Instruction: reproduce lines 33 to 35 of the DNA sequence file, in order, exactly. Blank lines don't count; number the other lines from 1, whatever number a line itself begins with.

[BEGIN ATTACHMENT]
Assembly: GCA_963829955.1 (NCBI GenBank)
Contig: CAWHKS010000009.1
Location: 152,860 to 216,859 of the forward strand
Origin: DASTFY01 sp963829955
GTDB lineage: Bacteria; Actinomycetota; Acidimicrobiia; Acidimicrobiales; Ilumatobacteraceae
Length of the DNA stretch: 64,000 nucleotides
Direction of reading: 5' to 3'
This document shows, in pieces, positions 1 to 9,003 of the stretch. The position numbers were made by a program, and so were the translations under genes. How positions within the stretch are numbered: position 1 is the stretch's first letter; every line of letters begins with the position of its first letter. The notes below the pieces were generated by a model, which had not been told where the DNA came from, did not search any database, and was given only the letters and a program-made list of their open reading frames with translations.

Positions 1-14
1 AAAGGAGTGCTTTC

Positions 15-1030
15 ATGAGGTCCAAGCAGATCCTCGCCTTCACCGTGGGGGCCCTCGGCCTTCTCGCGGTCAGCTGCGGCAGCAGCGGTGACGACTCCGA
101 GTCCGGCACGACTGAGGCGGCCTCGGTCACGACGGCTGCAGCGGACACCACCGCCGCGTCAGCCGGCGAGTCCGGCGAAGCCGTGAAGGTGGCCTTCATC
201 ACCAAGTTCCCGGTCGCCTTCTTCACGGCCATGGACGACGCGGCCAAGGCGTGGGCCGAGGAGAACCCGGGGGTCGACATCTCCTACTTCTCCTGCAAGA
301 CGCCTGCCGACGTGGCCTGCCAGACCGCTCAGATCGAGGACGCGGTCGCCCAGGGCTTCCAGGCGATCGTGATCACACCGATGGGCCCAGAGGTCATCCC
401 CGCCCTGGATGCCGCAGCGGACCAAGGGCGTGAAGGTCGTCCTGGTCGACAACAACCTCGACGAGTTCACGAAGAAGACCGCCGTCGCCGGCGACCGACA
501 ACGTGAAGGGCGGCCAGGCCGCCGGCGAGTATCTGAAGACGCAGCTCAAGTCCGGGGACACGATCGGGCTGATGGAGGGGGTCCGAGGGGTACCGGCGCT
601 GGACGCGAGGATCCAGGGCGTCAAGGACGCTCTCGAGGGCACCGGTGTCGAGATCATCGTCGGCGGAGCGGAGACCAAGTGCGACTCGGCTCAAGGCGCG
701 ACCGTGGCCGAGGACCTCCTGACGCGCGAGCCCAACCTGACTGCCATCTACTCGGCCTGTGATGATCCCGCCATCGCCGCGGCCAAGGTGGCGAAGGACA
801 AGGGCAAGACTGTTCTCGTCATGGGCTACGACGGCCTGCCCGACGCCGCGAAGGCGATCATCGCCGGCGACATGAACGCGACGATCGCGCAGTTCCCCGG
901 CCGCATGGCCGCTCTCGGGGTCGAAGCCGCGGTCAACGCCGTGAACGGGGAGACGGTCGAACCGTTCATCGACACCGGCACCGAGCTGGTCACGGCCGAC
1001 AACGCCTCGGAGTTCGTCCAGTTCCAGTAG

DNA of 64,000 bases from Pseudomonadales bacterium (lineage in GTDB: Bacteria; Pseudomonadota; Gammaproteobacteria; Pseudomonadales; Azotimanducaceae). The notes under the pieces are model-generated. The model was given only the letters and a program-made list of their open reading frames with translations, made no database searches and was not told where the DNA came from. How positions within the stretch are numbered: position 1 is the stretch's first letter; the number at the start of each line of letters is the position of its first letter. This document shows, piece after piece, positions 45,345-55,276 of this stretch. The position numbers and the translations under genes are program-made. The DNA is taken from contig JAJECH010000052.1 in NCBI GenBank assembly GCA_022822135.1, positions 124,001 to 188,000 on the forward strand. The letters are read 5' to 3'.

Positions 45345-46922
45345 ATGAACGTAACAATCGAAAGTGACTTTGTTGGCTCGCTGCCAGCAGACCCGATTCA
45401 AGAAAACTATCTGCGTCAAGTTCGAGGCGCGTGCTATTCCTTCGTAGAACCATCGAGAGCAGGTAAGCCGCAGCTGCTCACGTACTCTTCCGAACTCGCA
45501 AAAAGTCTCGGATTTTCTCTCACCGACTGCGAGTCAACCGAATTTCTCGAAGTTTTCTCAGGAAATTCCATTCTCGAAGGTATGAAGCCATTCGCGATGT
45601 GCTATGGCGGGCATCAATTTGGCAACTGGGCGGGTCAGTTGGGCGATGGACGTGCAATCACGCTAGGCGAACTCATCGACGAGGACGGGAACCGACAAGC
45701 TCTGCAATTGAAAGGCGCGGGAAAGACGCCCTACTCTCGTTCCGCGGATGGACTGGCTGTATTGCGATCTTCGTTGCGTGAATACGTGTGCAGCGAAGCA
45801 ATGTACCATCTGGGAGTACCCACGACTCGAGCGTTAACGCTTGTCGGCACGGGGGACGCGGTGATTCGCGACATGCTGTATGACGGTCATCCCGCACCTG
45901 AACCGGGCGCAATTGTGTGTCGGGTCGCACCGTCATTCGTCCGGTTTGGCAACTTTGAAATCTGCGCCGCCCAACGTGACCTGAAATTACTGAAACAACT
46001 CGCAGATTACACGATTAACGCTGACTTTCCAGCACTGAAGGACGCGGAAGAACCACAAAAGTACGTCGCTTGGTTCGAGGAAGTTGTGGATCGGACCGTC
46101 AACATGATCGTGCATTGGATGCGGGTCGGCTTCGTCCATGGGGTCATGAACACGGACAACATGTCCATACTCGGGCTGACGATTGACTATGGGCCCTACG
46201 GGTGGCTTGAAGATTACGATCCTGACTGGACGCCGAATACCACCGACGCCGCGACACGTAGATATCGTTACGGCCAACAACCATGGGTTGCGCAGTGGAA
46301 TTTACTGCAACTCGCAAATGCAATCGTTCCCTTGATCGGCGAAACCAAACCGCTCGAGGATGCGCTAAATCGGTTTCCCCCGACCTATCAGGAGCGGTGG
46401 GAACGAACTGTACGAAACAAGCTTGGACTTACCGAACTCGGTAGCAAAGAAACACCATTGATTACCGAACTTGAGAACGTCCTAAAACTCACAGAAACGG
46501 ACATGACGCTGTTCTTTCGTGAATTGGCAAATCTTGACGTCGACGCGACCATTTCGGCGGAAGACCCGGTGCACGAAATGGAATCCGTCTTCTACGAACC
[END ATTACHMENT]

46101 AACATGATCGTGCATTGGATGCGGGTCGGCTTCGTCCATGGGGTCATGAACACGGACAACATGTCCATACTCGGGCTGACGATTGACTATGGGCCCTACG
46201 GGTGGCTTGAAGATTACGATCCTGACTGGACGCCGAATACCACCGACGCCGCGACACGTAGATATCGTTACGGCCAACAACCATGGGTTGCGCAGTGGAA
46301 TTTACTGCAACTCGCAAATGCAATCGTTCCCTTGATCGGCGAAACCAAACCGCTCGAGGATGCGCTAAATCGGTTTCCCCCGACCTATCAGGAGCGGTGG